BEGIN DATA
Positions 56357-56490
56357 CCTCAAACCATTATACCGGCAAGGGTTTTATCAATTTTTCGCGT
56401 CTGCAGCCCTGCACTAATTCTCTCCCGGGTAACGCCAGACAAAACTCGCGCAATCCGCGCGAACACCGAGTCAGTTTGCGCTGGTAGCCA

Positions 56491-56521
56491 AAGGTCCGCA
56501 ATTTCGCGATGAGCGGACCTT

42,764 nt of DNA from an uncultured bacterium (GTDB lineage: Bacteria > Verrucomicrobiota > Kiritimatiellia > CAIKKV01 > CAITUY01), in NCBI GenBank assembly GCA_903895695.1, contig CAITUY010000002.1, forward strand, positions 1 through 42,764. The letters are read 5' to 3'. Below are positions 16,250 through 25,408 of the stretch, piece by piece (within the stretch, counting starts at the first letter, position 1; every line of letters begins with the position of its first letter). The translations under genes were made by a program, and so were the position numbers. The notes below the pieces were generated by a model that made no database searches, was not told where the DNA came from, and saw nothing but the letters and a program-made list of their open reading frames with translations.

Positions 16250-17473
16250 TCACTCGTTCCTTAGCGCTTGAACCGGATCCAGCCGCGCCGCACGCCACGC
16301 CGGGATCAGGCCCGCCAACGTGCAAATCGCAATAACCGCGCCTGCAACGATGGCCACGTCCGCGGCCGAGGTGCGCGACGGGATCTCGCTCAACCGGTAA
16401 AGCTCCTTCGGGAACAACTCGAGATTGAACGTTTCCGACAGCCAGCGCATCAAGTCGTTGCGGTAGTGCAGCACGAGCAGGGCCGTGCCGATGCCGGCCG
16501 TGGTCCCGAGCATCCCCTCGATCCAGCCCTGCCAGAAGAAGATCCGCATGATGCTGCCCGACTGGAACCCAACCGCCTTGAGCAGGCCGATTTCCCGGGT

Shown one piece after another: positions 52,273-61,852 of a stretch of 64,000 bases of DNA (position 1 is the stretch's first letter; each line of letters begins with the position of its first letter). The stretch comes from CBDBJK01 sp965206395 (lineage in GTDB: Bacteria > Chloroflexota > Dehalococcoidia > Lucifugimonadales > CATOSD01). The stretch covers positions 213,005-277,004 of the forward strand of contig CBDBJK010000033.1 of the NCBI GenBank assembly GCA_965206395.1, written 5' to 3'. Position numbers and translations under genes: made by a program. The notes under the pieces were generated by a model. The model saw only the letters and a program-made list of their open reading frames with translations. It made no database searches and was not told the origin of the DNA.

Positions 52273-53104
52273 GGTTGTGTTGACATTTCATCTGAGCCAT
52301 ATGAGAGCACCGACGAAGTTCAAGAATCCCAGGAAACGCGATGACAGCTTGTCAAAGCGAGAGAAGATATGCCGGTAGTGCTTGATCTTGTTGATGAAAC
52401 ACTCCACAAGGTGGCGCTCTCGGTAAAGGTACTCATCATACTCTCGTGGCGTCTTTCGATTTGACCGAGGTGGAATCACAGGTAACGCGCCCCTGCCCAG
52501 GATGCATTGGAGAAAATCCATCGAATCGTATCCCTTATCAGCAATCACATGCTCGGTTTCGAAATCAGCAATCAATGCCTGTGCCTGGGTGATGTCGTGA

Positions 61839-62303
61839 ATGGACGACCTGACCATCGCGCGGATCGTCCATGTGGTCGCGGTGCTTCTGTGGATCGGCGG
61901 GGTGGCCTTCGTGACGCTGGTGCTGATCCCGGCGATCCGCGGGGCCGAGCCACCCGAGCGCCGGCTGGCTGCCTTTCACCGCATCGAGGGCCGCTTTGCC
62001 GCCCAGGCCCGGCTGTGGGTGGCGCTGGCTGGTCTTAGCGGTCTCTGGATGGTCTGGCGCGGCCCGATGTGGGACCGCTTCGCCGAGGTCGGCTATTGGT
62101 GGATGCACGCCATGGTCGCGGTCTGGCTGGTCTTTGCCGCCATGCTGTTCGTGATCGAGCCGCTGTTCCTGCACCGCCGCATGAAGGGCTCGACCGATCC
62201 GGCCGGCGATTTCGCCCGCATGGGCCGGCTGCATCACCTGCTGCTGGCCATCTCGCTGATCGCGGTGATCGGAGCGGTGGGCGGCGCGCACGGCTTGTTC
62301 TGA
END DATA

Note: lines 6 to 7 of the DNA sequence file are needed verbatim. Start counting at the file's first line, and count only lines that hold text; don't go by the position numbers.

56501 ATTTCGCGATGAGCGGACCTT

42,764 nt of DNA from an uncultured bacterium (GTDB lineage: Bacteria > Verrucomicrobiota > Kiritimatiellia > CAIKKV01 > CAITUY01), in NCBI GenBank assembly GCA_903895695.1, contig CAITUY010000002.1, forward strand, positions 1 through 42,764. The letters are read 5' to 3'. Below are positions 16,250 through 25,408 of the stretch, piece by piece (within the stretch, counting starts at the first letter, position 1; every line of letters begins with the position of its first letter). The translations under genes were made by a program, and so were the position numbers. The notes below the pieces were generated by a model that made no database searches, was not told where the DNA came from, and saw nothing but the letters and a program-made list of their open reading frames with translations.